As the main United Nations forum for discussing Internet-related issues opens its third annual meeting in Hyderabad, India this week, the head of one of the world’s leading Internet organisations has called for ongoing commitment to multistakeholder processes for Internet development.
Speaking on the opening panel session of the Internet Governance Forum (IGF), Lynn St.Amour, President and CEO of the Internet Society (ISOC) reminded participants of the proven effectiveness of the existing model of Internet development. The “Internet model”, as it is known, is characterised by distributed responsibility; collaborative decision making processes open to interested parties, in a framework of consensus-building practices; and the ability for innovation and evolution to take place at the user level.
“The Internet model underpins the incredible success of the Internet’s evolution to date,” said Ms St.Amour. “The Internet Society values the opportunity created by the IGF. We are encouraged to see the pursuit of issues in a multistakeholder engagement model. And we maintain that these outcomes would not have been possible in any of the traditional intergovernmental models.”
The IGF was formed as an outcome of the World Summit for the Information Society (WSIS). But, as a series of more traditional UN events, issues of accreditation, intergovernmental protocols, and other formalities restricted the range of voices WSIS heard on crucial emerging issues.
In response, the UN Secretary-General established the IGF to run annually from 2006-2010 as a multistakeholder, non-duplicative, non-decision-making forum for dialogue.
At this midpoint for the IGF, Ms St.Amour reflected upon the process so far, saying that it has been “a learning experience for everyone.” While the Internet community has always worked in open inclusive processes, this has not been a familiar model for all.
“Governments and intergovernmental organisations should value the IGF as an incredible opportunity,” said Ms St.Amour. “Nothing in the IGF either binds governments to implementation in their sovereign territory, nor prevents them from taking the actions they believe are in the interests of their citizens. In fact, participating in IGF enriches their, and their citizens’ decisions,”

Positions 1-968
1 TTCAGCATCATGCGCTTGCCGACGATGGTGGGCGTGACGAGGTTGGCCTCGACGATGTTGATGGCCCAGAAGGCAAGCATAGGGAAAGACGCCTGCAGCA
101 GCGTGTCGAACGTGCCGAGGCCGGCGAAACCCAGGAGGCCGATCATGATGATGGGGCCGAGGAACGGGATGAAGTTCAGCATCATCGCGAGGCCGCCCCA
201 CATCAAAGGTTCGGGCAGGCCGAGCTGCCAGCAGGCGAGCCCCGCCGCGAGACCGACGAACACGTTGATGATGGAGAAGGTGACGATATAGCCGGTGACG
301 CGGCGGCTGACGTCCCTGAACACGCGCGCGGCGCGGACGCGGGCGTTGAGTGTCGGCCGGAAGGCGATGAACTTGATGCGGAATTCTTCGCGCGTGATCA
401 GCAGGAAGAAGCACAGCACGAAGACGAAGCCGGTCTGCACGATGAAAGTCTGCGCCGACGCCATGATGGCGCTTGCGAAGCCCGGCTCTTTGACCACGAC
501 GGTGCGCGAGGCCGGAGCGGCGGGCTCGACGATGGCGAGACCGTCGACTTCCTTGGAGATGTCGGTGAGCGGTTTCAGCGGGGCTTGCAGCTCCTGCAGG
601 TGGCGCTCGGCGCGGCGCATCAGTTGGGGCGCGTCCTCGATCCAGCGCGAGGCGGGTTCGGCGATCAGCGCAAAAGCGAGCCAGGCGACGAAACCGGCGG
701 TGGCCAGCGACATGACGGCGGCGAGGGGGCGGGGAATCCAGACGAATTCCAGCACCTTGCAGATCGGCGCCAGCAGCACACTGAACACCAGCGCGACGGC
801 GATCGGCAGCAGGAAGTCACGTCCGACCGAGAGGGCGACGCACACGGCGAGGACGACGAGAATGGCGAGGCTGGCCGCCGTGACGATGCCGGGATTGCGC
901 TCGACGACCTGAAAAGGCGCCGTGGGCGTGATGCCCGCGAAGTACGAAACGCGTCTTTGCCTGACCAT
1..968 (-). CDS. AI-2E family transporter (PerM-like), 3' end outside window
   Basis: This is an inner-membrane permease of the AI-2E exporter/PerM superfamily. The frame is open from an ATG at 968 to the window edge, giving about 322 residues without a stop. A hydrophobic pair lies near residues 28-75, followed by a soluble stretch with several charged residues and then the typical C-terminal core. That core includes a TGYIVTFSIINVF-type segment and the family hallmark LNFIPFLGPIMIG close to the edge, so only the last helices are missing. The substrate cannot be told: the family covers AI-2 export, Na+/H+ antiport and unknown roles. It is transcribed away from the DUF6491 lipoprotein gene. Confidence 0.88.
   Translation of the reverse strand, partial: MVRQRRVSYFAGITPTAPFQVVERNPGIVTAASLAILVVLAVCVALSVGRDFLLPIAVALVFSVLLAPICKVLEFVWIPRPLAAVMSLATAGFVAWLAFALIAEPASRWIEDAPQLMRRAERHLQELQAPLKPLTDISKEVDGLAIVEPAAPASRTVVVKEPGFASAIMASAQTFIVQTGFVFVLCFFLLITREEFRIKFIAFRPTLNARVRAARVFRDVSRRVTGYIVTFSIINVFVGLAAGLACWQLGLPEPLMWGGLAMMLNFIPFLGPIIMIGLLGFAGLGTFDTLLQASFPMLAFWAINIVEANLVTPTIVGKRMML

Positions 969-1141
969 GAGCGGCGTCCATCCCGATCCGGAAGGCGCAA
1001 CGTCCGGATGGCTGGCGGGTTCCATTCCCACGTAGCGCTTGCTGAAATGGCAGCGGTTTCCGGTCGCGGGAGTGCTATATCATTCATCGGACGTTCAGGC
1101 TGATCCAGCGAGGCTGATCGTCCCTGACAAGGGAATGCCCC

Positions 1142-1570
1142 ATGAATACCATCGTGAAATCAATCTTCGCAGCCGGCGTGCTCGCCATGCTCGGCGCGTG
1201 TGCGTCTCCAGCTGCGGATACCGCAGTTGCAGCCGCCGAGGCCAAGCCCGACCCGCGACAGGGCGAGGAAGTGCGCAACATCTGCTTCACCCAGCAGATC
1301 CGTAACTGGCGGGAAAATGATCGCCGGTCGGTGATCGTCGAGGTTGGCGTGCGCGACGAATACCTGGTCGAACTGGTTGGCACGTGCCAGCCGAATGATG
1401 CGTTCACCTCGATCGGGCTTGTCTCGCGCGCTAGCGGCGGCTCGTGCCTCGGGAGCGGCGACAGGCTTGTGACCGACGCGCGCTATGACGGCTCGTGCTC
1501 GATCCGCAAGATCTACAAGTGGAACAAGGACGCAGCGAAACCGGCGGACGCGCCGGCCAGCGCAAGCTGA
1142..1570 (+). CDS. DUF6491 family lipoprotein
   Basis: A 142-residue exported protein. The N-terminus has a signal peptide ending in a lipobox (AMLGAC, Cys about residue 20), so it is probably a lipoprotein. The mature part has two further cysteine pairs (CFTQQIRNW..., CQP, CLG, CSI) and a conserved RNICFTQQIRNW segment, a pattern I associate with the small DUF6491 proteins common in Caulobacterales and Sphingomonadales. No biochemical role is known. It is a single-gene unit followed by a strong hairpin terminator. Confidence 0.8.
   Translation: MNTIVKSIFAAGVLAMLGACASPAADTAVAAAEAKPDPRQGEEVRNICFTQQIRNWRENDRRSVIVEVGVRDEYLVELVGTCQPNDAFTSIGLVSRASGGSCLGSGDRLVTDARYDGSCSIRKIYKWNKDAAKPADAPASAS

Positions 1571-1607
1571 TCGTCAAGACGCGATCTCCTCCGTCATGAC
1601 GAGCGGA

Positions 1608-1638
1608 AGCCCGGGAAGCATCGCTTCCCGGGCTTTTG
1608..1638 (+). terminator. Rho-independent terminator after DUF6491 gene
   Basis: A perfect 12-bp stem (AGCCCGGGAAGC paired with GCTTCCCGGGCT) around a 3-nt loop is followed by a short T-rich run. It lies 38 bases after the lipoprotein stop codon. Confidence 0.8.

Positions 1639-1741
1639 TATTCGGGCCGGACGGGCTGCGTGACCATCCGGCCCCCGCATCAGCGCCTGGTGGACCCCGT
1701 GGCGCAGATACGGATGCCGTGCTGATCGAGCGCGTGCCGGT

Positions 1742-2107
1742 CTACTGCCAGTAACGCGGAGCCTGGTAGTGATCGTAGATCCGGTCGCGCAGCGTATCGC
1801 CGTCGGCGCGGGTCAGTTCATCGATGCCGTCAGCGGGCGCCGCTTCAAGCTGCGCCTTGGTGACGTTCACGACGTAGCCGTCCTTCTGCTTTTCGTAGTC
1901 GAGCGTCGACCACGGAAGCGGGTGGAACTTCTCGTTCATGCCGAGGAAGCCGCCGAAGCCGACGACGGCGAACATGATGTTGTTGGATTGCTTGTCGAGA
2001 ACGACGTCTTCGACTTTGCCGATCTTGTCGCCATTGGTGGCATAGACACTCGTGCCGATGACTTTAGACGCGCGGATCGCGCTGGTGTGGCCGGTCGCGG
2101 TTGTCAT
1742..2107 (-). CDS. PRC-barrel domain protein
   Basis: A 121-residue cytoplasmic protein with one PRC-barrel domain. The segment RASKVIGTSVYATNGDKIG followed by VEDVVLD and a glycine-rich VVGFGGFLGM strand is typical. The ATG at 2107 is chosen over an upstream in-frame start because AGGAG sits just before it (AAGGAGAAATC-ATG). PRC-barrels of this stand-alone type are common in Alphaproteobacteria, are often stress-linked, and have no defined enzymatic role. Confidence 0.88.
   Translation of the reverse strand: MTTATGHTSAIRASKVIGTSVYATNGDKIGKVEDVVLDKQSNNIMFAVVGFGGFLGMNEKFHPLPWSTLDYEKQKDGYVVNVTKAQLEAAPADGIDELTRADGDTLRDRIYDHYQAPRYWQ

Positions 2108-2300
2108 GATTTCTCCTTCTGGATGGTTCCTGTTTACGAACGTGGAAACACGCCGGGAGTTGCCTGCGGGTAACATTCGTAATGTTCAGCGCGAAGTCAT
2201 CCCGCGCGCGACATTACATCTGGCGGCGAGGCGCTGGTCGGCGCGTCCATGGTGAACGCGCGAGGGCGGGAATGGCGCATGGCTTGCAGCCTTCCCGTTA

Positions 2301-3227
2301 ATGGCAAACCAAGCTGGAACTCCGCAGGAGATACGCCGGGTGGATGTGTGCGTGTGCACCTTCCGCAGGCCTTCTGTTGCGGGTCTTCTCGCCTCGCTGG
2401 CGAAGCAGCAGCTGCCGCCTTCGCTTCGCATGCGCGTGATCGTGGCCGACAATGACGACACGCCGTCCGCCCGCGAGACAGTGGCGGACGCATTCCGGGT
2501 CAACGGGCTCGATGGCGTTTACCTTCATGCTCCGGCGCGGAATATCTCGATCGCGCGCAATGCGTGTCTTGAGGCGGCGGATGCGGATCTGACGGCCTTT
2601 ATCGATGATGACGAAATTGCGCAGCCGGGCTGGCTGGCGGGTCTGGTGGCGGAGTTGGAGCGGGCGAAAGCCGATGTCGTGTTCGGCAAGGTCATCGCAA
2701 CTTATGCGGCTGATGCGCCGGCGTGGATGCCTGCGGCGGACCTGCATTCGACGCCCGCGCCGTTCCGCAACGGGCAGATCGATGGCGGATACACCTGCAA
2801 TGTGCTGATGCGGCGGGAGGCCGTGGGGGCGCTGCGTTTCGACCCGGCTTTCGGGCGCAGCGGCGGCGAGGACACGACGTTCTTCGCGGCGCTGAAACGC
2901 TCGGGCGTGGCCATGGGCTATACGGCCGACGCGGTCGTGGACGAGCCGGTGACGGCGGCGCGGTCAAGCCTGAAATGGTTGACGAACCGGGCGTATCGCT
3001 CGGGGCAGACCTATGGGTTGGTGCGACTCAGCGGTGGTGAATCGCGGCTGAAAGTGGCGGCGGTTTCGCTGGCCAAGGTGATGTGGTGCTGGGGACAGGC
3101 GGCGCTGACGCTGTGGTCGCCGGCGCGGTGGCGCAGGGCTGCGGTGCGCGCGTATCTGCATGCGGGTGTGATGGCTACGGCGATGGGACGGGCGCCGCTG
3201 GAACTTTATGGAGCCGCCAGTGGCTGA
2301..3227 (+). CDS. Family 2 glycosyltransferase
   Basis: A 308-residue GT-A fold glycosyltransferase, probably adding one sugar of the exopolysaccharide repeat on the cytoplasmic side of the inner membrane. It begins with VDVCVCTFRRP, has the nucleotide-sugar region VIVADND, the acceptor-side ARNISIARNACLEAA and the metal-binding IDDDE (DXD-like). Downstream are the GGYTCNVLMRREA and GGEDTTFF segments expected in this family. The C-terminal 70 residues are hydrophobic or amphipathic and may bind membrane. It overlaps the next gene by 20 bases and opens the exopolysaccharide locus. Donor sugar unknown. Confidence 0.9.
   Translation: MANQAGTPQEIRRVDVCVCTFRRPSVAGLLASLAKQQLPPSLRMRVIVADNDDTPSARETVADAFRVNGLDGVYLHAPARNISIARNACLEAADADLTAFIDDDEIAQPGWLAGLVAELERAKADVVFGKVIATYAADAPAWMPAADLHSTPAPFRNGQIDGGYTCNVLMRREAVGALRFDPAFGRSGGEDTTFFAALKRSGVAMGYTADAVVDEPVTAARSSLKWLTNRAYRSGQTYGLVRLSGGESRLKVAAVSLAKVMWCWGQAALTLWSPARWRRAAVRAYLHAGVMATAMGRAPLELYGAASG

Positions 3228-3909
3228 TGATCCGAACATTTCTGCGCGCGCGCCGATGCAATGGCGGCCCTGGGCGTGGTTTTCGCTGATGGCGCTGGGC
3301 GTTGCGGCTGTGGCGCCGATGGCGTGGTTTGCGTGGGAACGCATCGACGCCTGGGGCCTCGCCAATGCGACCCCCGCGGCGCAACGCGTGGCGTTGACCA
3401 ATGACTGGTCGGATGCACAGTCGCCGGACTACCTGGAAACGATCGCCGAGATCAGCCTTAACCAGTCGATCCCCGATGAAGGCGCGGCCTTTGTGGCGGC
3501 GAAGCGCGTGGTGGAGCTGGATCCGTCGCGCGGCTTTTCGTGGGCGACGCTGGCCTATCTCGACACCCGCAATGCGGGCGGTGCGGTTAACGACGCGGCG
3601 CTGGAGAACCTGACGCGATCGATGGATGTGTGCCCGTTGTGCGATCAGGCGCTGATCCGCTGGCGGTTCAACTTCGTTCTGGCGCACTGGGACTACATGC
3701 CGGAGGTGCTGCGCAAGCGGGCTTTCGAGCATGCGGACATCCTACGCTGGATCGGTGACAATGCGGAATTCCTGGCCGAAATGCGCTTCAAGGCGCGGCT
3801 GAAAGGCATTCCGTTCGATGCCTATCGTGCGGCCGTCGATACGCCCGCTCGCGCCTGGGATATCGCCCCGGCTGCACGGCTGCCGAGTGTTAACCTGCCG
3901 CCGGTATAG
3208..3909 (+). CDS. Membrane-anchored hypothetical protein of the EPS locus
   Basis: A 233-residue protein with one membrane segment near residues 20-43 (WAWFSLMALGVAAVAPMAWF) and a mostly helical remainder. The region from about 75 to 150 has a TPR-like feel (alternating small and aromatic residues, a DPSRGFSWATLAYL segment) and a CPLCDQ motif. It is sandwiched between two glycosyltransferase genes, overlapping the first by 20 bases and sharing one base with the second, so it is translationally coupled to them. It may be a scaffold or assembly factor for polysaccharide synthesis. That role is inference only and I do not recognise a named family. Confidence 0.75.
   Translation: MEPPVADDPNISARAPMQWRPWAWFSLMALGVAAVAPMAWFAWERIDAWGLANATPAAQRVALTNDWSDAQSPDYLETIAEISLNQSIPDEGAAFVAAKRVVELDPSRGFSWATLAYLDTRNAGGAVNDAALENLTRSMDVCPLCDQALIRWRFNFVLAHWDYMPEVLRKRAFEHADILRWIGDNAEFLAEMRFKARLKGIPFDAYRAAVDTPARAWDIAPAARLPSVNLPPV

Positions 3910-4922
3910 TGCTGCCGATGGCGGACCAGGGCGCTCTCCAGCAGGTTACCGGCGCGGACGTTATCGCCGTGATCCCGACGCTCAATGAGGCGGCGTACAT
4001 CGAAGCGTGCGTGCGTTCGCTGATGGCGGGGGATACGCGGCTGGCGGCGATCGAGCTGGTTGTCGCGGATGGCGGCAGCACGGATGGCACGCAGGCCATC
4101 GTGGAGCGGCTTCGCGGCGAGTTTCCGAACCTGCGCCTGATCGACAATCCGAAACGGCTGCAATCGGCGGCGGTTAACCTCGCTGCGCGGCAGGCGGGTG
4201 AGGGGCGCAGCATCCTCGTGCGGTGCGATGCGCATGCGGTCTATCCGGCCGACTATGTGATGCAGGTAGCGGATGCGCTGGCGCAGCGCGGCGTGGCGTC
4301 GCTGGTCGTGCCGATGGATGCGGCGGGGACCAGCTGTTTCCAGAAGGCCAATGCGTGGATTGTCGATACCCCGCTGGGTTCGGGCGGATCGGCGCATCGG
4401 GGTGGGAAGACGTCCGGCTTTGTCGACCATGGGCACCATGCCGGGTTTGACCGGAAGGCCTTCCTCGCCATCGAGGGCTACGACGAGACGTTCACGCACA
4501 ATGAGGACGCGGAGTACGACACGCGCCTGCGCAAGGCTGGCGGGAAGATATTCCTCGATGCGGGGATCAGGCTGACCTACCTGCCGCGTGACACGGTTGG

There is evidence that understanding is building. In June this year, the OECD held a ministerial meeting on the future of the Internet Economy, in which ISOC played a leading role coordinating the inputs of many participants of the technical community, together with representatives of business and civil society.
While some critics have labeled the IGF a “talk-shop”, Ms. St.Amour argued that such statements miss the point.
“Without the regular intergovernmental constraints, the IGF has emerged as unique forum where ideas can be explored and tested by stakeholders, on an equal footing, unburdened by the constraints of intergovernmental procedures and negotiations.”
“Ideas can be explored and tested by stakeholders, on an equal footing, unburdened by binding decision-making processes and intergovernmental procedures and negotiations,” she said.
But Ms St.Amour also cautioned that the value of the IGF remains dependent on the commitment and support of its participants.
“The value comes from those of us here, those who follow remotely, and most importantly those who come away from this meeting and say ‘yes, I can use that back home’ – that is what makes the IGF worthwhile,” she said.
The Third IGF meeting runs from 3-6 December at the Hyderabad International Convention Centre.